The U.S. picked up two freestyle golds in swimming: Caeleb Dressel won the 100 meters and Bobby Finke won the 800. China surprised the field in the women’s 4×200 relay.

The U.S. women’s rugby sevens team began play with two wins: 28-14 over China and 17-7 over Japan to clinch advancement.

Sam Kendricks, the American pole vault world champion, is out of the Games after testing positive for Covid.

Sunisa Lee performing on the beam in the all-around final on Thursday.
Credit…Doug Mills/The New York Times

Here are some highlights of U.S. broadcast coverage on Thursday evening and overnight. All times are Eastern.

GYMNASTICS Sunisa Lee, an 18-year-old Hmong American who is known primarily as an uneven bars specialist, chases gold in the women’s all-around final, airing at 8 p.m. on NBC Primetime.

BEACH VOLLEYBALL April Ross and Alix Klineman, an American power duo in beach volleyball, take on the Netherlands at 8 p.m. on CNBC.

ROWING The men’s and women’s eights will compete for gold at 9 p.m. on CNBC.

RUGBY Ilona Maher, who has been creating TikTok videos that take followers inside the Olympic Village, and the U.S. sevens team will play Australia at 9:30 p.m. on CNBC.

SWIMMING Caeleb Dressel kicks off the night at 9:30 p.m. on NBC Primetime in a semifinal of the 100-meter butterfly, in which he holds both the world and Olympic records. But there are also medals on the line, with Lilly King and Annie Lazor from Team U.S.A. competing in the 200-meter breaststroke final at 9:40 p.m. on NBC, followed by finals in the men’s 200-meter backstroke, the women’s 100-meter freestyle and the men’s 200-meter individual medley.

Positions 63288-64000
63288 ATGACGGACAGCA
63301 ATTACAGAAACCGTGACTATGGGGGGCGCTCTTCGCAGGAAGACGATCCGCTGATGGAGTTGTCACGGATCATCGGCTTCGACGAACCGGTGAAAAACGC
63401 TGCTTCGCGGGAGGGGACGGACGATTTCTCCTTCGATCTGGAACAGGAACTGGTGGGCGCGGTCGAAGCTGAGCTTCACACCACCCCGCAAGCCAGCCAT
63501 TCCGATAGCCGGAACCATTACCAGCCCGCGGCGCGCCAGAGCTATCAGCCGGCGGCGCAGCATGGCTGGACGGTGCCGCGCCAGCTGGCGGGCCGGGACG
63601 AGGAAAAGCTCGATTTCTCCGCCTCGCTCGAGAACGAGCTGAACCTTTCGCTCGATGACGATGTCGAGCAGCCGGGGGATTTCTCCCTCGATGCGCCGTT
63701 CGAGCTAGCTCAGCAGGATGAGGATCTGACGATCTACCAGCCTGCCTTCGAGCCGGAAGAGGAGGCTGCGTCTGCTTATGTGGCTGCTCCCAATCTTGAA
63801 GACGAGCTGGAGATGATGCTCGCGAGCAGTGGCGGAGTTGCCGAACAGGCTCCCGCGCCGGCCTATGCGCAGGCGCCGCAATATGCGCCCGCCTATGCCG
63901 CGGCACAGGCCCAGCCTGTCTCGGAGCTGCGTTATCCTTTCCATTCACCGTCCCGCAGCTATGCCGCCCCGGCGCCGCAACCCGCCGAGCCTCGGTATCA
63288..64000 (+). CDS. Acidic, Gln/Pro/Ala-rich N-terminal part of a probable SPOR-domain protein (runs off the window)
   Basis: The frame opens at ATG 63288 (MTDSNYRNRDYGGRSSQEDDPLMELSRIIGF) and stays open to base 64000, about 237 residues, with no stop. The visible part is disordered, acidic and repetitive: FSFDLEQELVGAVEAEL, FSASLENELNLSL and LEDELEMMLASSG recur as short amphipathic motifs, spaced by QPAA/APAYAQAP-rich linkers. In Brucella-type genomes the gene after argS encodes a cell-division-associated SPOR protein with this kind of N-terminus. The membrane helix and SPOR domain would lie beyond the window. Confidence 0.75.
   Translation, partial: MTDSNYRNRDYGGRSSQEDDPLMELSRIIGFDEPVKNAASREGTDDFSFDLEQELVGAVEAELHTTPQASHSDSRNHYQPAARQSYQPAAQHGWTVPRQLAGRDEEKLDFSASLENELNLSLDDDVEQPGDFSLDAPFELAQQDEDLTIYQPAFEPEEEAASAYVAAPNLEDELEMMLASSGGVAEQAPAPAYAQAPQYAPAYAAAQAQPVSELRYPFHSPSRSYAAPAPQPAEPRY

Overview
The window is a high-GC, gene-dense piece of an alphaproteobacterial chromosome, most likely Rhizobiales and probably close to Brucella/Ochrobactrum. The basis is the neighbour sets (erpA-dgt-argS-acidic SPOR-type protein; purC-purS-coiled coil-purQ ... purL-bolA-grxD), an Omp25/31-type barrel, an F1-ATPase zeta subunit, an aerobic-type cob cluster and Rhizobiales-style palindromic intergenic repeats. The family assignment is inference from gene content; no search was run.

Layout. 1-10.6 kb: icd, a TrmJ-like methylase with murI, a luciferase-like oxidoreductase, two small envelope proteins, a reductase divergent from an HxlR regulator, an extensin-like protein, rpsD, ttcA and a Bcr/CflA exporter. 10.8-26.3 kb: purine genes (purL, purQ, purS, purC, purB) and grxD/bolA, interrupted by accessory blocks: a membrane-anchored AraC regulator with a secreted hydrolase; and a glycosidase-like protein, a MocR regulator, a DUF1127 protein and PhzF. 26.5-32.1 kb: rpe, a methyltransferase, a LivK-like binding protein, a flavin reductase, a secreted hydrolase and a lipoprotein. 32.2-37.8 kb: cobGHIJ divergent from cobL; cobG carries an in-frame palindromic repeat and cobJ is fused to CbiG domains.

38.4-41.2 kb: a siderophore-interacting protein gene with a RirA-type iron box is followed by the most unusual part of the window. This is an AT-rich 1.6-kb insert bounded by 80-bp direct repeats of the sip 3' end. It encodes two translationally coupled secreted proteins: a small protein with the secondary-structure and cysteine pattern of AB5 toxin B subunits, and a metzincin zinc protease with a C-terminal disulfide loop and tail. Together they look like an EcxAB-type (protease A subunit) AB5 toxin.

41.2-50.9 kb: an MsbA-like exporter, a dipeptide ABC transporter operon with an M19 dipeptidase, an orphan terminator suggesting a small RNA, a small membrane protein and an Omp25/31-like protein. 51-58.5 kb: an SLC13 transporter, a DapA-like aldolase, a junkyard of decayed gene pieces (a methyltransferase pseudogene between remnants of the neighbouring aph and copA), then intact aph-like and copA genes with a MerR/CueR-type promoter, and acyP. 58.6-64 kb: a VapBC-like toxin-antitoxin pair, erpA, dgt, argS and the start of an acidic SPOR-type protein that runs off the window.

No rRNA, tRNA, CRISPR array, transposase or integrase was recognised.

BMX RACING CNBC will cover the men’s and women’s finals at Ariake Urban Sports Park starting at 10:40 p.m.

TENNIS Coverage of the semifinals in men’s singles and mixed doubles, and the gold medal match for men’s doubles begins at 11 p.m. on the Olympic Channel.

BASKETBALL Sue Bird, Tina Charles and Diana Taurasi take on Japan at 12:40 a.m. on USA Network.

Simone Biles after pulling out of the women’s gymnastics team final on Tuesday.
Credit…Doug Mills/The New York Times


What a small and simple word.

What transformative power it possesses.

Simone Biles used it to ultimate effect at the Tokyo Olympics this week.

“Today it’s like, you know what, no,” she said, explaining to reporters her decision to withdraw from the team gymnastics competition to protect her mental and physical health.

It was a “no” that shook the Olympics and put the sports world on notice. It also showed that athlete empowerment, a hallmark for this era in sports, continues to develop and grow. Athletes are more than ready to stand up now, not only for social justice but also for themselves.

Biles is the greatest, most decorated gymnast of all time. She won four gold medals in Rio five years ago and was expected to take home at least three more in Tokyo. But by saying “no,” bowing out this week, and standing up for her well-being in a sports world that commodifies athletes and prizes winning at all costs, she surpasses all of those achievements in importance.

Biles has thrown a wrench in the system. What that “no” says is really this: Enough is enough.

This was an act of individual resistance, putting up a firm wall between herself and the glaring burden of competition.